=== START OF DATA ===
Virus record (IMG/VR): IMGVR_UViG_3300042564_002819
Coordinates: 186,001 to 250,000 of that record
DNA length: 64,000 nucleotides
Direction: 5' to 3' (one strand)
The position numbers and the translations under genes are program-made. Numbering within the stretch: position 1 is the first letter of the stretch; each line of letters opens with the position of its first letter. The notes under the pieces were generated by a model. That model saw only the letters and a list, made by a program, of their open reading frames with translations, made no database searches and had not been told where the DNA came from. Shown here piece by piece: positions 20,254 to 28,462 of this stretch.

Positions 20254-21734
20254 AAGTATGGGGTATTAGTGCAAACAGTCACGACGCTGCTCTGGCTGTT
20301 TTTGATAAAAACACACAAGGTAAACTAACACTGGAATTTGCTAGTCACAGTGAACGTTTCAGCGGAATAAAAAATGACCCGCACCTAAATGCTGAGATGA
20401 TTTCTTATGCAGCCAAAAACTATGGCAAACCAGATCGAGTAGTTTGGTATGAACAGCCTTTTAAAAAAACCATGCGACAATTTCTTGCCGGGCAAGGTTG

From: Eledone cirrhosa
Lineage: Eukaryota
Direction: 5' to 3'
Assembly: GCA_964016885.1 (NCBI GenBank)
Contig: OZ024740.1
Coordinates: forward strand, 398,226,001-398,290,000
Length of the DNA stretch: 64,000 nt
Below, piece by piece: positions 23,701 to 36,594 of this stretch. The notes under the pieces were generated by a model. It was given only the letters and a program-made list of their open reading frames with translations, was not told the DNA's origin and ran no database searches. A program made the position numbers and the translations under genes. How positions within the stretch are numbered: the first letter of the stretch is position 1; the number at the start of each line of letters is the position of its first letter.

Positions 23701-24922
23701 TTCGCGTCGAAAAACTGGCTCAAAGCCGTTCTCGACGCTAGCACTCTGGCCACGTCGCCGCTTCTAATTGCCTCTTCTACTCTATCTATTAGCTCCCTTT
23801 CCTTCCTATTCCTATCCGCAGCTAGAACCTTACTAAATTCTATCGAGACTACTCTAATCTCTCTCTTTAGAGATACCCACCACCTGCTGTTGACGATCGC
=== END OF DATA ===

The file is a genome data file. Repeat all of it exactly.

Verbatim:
Virus record (IMG/VR): IMGVR_UViG_3300042564_002819
Coordinates: 186,001 to 250,000 of that record
DNA length: 64,000 nucleotides
Direction: 5' to 3' (one strand)
The position numbers and the translations under genes are program-made. Numbering within the stretch: position 1 is the first letter of the stretch; each line of letters opens with the position of its first letter. The notes under the pieces were generated by a model. That model saw only the letters and a list, made by a program, of their open reading frames with translations, made no database searches and had not been told where the DNA came from. Shown here piece by piece: positions 20,254 to 28,462 of this stretch.

Positions 20254-21734
20254 AAGTATGGGGTATTAGTGCAAACAGTCACGACGCTGCTCTGGCTGTT
20301 TTTGATAAAAACACACAAGGTAAACTAACACTGGAATTTGCTAGTCACAGTGAACGTTTCAGCGGAATAAAAAATGACCCGCACCTAAATGCTGAGATGA
20401 TTTCTTATGCAGCCAAAAACTATGGCAAACCAGATCGAGTAGTTTGGTATGAACAGCCTTTTAAAAAAACCATGCGACAATTTCTTGCCGGGCAAGGTTG

From: Eledone cirrhosa
Lineage: Eukaryota
Direction: 5' to 3'
Assembly: GCA_964016885.1 (NCBI GenBank)
Contig: OZ024740.1
Coordinates: forward strand, 398,226,001-398,290,000
Length of the DNA stretch: 64,000 nt
Below, piece by piece: positions 23,701 to 36,594 of this stretch. The notes under the pieces were generated by a model. It was given only the letters and a program-made list of their open reading frames with translations, was not told the DNA's origin and ran no database searches. A program made the position numbers and the translations under genes. How positions within the stretch are numbered: the first letter of the stretch is position 1; the number at the start of each line of letters is the position of its first letter.

Positions 23701-24922
23701 TTCGCGTCGAAAAACTGGCTCAAAGCCGTTCTCGACGCTAGCACTCTGGCCACGTCGCCGCTTCTAATTGCCTCTTCTACTCTATCTATTAGCTCCCTTT
23801 CCTTCCTATTCCTATCCGCAGCTAGAACCTTACTAAATTCTATCGAGACTACTCTAATCTCTCTCTTTAGAGATACCCACCACCTGCTGTTGACGATCGC